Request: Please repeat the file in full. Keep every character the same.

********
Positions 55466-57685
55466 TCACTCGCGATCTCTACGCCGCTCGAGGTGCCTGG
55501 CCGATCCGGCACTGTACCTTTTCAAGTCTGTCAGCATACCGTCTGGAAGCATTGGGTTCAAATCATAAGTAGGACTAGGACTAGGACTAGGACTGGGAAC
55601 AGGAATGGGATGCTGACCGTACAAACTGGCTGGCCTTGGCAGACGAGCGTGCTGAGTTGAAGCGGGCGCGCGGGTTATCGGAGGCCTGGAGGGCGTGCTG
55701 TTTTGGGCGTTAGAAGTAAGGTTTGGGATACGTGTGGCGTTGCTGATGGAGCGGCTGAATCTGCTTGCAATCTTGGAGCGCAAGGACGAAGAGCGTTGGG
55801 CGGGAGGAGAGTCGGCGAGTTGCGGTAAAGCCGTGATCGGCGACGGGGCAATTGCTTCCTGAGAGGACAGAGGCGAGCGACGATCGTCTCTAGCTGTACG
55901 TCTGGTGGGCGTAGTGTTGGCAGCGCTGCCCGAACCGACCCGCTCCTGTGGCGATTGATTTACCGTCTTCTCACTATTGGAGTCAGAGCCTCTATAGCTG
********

Positions 55466-57685
55466 TCACTCGCGATCTCTACGCCGCTCGAGGTGCCTGG
55501 CCGATCCGGCACTGTACCTTTTCAAGTCTGTCAGCATACCGTCTGGAAGCATTGGGTTCAAATCATAAGTAGGACTAGGACTAGGACTAGGACTGGGAAC
55601 AGGAATGGGATGCTGACCGTACAAACTGGCTGGCCTTGGCAGACGAGCGTGCTGAGTTGAAGCGGGCGCGCGGGTTATCGGAGGCCTGGAGGGCGTGCTG
55701 TTTTGGGCGTTAGAAGTAAGGTTTGGGATACGTGTGGCGTTGCTGATGGAGCGGCTGAATCTGCTTGCAATCTTGGAGCGCAAGGACGAAGAGCGTTGGG
55801 CGGGAGGAGAGTCGGCGAGTTGCGGTAAAGCCGTGATCGGCGACGGGGCAATTGCTTCCTGAGAGGACAGAGGCGAGCGACGATCGTCTCTAGCTGTACG
55901 TCTGGTGGGCGTAGTGTTGGCAGCGCTGCCCGAACCGACCCGCTCCTGTGGCGATTGATTTACCGTCTTCTCACTATTGGAGTCAGAGCCTCTATAGCTG